CHICAGO -- Don't expect much talk concerning the White Sox going "all-in" leading up to pitchers and catchers reporting to Arizona in mid-February.
That 2011 marketing campaign, although accurate in spirit based on the White Sox aggressiveness in the free-agent market last year, didn't exactly pan out with the team's disappointing 79-83 finish. The third-place result in the American League Central, coupled with the payroll elevation to a franchise-record $127 million and a 2011 attendance of just over 2,000,000 that didn't balance out this commitment, means the White Sox probably won't be hitting the free-agent market over the next three months for any big-ticket players. The free agency period begins tonight at 11:01 p.m. CT.
Of course, the only thing certain about the White Sox yearly quest for a championship is that the unexpected needs to be expected.
Take last offseason as an example. For a short but significant time, the White Sox looked as if they were going young. It wasn't a look as much as one of the two plans general manager Ken Williams presented to chairman Jerry Reinsdorf for the 2011 season and beyond.
Then, the White Sox agreed to terms with free-agent designated hitter Adam Dunn on a four-year, $56 million deal, and Chicago toned down that plan to let the kids play. Paul Konerko and A.J. Pierzynski returned. Jesse Crain and Will Ohman also were brought in. It was a free-agent bonanza for the South Siders.
It was a bonanza that reaped few rewards. Dunn, in particular from the 2011 class, had a historically bad season that he planned to forget as soon as the final pitch of the year was thrown. His debacle, along with struggles from Alex Rios and Jake Peavy, who was working his way back from 2010 surgery to reattach a detached right lat, has Williams in a little bit of a holding pattern moving forward.
"This was the most difficult season and we are still feeling some of the residual effects of it," said Williams at the press conference to announce Robin Ventura as the team's new manager. "At this point and time, we've got to take a step back and really allow ourselves to see the entire picture.
"I can't reasonably expect to project what some of the guys that struggled last year are going to do. I would be blowing smoke somewhere."
Williams' step back means the White Sox don't figure to sign Mark Buehrle, one of four of their own free agents and the top priority of this small group, in their five-day exclusive negotiating window after the World Series. In fact, Buehrle's case appears much like Konerko's last year, in that the White Sox might not be able to make a final call on the ace until the Winter Meetings in Dallas.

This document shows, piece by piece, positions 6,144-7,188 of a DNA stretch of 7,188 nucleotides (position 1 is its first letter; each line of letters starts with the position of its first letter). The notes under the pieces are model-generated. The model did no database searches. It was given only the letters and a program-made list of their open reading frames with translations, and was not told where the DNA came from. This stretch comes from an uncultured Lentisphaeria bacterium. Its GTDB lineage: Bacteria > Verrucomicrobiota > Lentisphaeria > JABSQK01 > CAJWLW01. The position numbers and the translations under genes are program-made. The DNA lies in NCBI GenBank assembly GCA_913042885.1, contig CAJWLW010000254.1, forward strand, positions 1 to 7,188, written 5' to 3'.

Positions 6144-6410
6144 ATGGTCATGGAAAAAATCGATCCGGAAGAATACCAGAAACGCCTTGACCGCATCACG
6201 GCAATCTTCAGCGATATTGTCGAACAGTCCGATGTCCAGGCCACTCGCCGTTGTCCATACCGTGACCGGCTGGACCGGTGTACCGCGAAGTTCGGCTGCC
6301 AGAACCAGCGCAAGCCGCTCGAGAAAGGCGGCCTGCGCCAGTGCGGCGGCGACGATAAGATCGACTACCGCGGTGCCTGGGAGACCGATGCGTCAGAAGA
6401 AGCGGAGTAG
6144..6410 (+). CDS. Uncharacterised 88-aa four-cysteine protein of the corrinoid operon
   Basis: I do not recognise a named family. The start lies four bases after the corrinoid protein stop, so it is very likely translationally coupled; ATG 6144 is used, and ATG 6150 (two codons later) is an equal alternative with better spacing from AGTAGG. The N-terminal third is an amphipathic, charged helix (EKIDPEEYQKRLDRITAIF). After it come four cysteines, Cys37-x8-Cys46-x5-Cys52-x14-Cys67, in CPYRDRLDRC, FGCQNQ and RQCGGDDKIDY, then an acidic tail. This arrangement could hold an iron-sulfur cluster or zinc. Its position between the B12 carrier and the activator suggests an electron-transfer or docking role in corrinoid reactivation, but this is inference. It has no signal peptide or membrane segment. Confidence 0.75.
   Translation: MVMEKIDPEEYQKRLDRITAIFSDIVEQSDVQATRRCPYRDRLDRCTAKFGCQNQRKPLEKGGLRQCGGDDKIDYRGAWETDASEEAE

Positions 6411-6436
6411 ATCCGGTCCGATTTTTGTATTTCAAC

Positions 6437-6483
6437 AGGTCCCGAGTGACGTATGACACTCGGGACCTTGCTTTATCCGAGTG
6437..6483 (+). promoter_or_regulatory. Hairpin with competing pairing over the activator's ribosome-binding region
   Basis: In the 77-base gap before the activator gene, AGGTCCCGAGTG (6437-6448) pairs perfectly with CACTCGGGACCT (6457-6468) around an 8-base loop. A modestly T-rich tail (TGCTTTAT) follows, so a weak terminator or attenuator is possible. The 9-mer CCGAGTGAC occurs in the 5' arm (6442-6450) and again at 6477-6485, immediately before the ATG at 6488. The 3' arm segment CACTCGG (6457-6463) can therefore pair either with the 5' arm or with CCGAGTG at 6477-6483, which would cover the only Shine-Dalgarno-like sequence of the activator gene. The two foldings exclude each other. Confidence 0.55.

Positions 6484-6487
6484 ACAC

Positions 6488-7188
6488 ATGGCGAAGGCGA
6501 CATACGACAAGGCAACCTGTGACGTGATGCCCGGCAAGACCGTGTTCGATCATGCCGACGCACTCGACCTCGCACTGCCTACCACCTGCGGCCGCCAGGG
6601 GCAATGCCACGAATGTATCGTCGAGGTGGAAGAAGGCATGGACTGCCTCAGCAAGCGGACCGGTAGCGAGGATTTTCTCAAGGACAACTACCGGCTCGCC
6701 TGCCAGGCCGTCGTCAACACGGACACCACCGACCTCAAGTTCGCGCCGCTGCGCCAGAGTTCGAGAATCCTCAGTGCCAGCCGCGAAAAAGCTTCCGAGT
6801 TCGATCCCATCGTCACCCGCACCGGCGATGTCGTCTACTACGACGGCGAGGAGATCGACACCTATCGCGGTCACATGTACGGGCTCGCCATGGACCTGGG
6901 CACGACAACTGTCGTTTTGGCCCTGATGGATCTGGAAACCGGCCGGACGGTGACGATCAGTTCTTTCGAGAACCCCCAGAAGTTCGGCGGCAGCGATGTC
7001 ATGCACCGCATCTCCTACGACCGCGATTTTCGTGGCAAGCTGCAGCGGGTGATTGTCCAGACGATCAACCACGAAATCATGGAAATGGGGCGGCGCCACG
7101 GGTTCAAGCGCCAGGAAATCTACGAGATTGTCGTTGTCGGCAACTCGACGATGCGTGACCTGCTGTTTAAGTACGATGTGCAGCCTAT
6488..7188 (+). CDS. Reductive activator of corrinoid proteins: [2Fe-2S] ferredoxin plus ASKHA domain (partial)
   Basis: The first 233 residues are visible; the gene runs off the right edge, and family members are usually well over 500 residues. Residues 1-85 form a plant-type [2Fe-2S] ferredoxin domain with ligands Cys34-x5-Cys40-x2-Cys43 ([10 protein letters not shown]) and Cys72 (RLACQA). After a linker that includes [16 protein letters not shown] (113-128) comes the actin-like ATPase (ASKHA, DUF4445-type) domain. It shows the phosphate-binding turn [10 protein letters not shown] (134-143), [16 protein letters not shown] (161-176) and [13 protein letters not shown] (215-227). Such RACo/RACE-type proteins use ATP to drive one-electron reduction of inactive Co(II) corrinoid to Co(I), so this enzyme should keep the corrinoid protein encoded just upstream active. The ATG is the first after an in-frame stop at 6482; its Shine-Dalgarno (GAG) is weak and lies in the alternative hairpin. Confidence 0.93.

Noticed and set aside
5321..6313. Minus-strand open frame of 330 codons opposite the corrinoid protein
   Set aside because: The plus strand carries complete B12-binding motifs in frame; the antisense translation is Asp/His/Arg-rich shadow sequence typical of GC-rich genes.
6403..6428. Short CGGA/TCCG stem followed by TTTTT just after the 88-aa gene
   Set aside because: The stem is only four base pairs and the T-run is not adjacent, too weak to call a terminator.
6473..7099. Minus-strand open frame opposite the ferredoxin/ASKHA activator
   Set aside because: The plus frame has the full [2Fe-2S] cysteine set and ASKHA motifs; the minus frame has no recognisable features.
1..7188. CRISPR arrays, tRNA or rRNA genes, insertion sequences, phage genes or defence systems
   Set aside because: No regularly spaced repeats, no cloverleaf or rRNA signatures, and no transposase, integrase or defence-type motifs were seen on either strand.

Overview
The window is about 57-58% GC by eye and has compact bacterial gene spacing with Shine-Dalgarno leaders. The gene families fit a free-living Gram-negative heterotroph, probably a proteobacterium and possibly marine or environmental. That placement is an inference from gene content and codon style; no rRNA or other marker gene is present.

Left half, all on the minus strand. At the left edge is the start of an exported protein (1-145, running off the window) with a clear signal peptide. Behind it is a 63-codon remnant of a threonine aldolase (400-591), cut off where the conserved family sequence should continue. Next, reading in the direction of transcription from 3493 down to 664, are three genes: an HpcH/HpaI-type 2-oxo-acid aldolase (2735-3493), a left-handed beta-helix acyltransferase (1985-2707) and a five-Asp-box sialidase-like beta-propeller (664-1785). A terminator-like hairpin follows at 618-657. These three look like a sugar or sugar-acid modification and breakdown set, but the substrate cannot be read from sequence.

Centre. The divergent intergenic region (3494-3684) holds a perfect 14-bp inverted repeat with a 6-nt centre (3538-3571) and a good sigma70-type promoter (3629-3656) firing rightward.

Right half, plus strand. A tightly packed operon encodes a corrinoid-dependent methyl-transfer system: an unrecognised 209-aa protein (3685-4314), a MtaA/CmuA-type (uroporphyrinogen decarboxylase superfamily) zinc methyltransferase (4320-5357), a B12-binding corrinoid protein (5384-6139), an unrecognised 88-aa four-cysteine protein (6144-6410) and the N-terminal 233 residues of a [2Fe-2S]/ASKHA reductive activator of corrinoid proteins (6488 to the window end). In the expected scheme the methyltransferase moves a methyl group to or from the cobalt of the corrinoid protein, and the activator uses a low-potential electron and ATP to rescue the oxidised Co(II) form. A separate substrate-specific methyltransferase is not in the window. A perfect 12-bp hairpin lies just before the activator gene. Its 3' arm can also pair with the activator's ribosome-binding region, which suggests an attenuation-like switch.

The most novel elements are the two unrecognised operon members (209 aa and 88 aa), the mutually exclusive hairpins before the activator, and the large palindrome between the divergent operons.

Younger players such as outfielders Dayan Viciedo, Alejandro De Aza and relief pitcher Addison Reed will get increased chances to contribute. Chris Sale, Brent Morel and Gordon Beckham will hold increased importance on what looks like a youth-based team.
Call it retooling, more so than rebuilding. But unlike last offseason, the White Sox payroll seems headed for a decrease, and the organization will not be a major free-agent player.
Free agents: Buehrle, LHP; Juan Pierre, OF, Omar Vizquel, IF, Ramon Castro C.
Eligible for arbitration: John Danks, LHP; Carlos Quentin, OF.
Team options: Jason Frasor, RHP, $3.75 million (picked up).
Non-tender possibilities: None.
Areas of need
Leadoff hitter: With Pierre apparently not in the plans for a return, the leadoff spot could be handled by De Aza, who was very impressive with his .329 average, 12 stolen bases and stellar defense over 54 games last season. The White Sox might decide to go without a traditional leadoff type, but they are more likely to fill this void through a trade.
Bullpen help: The White Sox have Sergio Santos under control in his second year at closer, with veterans Crain, Matt Thornton and Ohman in front of him. Williams and pitching coach Don Cooper understand the importance of a deep bullpen, so the White Sox might spend for one more experienced, late-inning arm. They picked up Frasor's $3.75 million team option and could fill in with talented youths such as Reed, Hector Santiago and/or Gregory Infante.
Starting pitching: Williams has assembled a deep enough core in Peavy, Danks, Gavin Floyd and Philip Humber where the team doesn't have to overpay to fill out the rotation. Moving Sale from the bullpen fills out that front five, and bringing back Buehrle gives the White Sox a potentially tradable excess in a highly coveted area. Zach Stewart and Dylan Axelrod made their starting debuts with the White Sox late last year, but figure more to be long relievers/spot starters in the current alignment.
The White Sox already have 12 players under contract at approximately $90 million, not to mention arbitration raises coming for Danks ($6 million in 2011) and outfielder Carlos Quentin ($5.05 million in 2011). On the heels of their $127 payroll, the White Sox biggest additions just might be getting last year's additions such as Dunn to perform up to expected standards.
Scott Merkin is a reporter for MLB.com. Read his blog, Merk's Works, and follow him on Twitter @scottmerkin. This story was not subject to the approval of Major League Baseball or its clubs.